It is a new year. Every educator knows that this comes halfway through the real year, but it is a good opportunity to stop, reflect and goal set anyway. This week my twitter feed has been riddled with posts from other educators about their one word goals for the year; something they personally would like to work on for the next twelve months. I didn’t participate last year but enjoyed listening in on others’ work. This year (as fitting with my goal, as you’ll see), I thought I would jump in and join the one word club.
My one word is stretch. Let me explain.
I’m a little on the short side….for a ten year old, so for an adult, I am really short. This means that I have had a lifetime of having to stretch to reach for things that taunt me beyond my fingertips. I have a lot of tricks up my sleeve now to help extend my reach: I climb on counters, I use my cane to pull things down from upper shelves in stores, I drag stools and chairs around my house regularly. Physically stretching to get what I want has just become a daily routine for me. That’s not my goal; I manage that kind of stretch pretty well by now.
I was thinking my goal was more along the lines of taking on challenges that would stretch me professionally and personally instead of physically. I regularly try new things, and even things that I don’t know the outcome to, but I usually take on challenges at which I know I will eventually be successful. This year, I want to work on trying to pick challenges that are more, well, challenging. I think the list will get longer as the year goes on, but here are the metaphorical counters I’m going to start standing on:
- Announce a scary goal and my progress on it. I like writing. It helps me organize my ideas and communicate with people in a way that I’m comfortable with. But this year I decided to try writing a genre that I never have before. In the summer, I started writing a book. More specifically, I started writing a young adult novel. I’m about 85000 words in and have a bit more to go. That part was difficult (but, admittedly, fun). The hard part is coming soon; letting other people read the words I’ve written and provide me with feedback as well as sending it to publishers for consideration. I’m not sure how I’m going to take criticism, judgement, and possibly, failure. On the other hand, I don’t think the book will be as good as it could be unless I go through those trials. It’s going to be a stretch for me.
- Take on new aspects of being a LEADER. I’ve been a vice principal for the last two and a half years. I have been very lucky to work in a vibrant, growing school alongside a great principal, school team and community. I’ve learned a lot about being a school leader from them. I’m anticipating, though, that my role will be changing sometime this year and I’ll have to start over with a new school soon. This is going to be a stretch for me because I really rely on collaboration to make me a better leader. Paul, the principal I work with now, has been a huge asset for my leadership because we really do collaborate on pretty much all of the school decisions and I think that collaboration has made the decisions better. There’s a good chance that I would be the only administrator in whatever new school I end up in. While I am happy to roll up my sleeves and dig into the work, I am worried that I am going to miss that daily collaboration of co-leaders. Will I be a good enough leader without it? It’s going to be another big stretch for me.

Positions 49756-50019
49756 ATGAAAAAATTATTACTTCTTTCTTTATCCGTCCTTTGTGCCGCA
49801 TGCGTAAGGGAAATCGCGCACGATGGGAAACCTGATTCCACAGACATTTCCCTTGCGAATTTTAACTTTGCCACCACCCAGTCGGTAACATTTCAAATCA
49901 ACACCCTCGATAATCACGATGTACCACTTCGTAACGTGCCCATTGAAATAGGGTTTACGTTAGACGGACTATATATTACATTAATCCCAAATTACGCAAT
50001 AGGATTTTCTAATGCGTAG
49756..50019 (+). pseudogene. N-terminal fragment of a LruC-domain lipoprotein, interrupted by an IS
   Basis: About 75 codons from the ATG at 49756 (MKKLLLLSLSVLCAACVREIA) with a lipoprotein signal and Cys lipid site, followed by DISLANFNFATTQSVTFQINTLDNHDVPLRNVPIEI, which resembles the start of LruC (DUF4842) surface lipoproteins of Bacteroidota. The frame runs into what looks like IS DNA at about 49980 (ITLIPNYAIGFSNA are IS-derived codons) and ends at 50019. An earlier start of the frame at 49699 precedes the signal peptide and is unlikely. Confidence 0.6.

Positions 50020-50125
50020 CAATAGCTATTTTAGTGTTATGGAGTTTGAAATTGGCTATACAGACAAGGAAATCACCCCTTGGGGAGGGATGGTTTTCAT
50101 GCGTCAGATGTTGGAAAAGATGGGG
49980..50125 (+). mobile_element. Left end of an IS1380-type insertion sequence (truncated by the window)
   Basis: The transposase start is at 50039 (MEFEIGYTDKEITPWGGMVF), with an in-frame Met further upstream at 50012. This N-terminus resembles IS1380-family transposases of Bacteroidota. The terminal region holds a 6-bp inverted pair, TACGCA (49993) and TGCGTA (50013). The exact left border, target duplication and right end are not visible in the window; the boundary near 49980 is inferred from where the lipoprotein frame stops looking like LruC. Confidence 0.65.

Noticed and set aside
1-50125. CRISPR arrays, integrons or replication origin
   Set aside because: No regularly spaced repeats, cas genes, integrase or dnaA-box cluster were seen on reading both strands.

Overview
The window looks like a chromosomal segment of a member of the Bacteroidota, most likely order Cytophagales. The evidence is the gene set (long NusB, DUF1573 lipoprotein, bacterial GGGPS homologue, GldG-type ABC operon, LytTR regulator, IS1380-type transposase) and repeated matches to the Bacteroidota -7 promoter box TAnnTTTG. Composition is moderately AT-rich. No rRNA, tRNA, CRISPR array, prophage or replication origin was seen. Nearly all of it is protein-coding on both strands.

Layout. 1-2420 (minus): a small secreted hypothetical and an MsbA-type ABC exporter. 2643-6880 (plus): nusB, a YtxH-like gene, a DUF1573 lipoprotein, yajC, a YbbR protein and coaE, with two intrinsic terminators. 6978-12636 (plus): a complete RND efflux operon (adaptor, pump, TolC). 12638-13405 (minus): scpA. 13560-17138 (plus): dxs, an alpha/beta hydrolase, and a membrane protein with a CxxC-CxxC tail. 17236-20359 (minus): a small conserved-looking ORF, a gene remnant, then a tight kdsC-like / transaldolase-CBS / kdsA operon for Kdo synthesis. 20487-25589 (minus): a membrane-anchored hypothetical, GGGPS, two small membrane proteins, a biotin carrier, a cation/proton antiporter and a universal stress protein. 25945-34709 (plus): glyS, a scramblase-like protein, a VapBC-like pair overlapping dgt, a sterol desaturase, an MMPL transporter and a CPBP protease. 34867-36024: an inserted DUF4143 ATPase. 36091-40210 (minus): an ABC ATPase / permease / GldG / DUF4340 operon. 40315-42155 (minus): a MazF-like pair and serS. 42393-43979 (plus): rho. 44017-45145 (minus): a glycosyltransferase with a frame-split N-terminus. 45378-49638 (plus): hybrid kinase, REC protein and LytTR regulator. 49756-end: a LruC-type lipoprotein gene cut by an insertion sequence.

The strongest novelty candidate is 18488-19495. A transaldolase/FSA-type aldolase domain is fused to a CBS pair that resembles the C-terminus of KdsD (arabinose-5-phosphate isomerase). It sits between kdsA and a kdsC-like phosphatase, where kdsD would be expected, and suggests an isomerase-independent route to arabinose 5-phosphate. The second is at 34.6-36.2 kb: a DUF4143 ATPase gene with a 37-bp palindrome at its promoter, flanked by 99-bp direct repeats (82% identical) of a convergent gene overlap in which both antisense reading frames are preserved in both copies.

- Be an uncomfortable extrovert. I am a textbook, all-boxes-checked, complete introvert. I cringe away from attention and am very happy to observe, make quiet moves, work steadily in the background and let others take the spotlight. In some ways, this is good for a leader. Not having to be the one at the front means that I am happy to develop shared leadership and hear many voices, ideas and perspectives. Individual and small group mentoring is definitely a role I do more effectively and comfortably. However, as I take on some new opportunities (such as those mentioned above), I’m going to have to step into the spotlight more, even if it makes me feel a little sick. This stretch seems way out of my reach, but I’m pushing a stool up to the counter to try and stretch right now. It’s going to be a really tall stool.
- Take on an issue that might make some waves. In my district, administrators work through a problem of practice with the help of colleagues. The “problems” vary greatly, but each one is very personal and reflecting on it and trying out different things to affect it help to grow your leadership toolbox. Being a reflective person, I like this process. We have our first meeting in a few weeks and I have been thinking about the problem I want to work on. The thing is, the problem I’m having could be a little controversial, particularly with system leaders. Do I do it anyway, knowing that it could be beneficial to me (and maybe some of the other leaders in my learning team)? I think I’ve decided that I do, but it is going to be a stretch.
There will be more, but this is where I’m starting. The fact that I’ve shared so many specific details in this one post has been the first stretch for me, but it has also been a good one.
Time to stretch.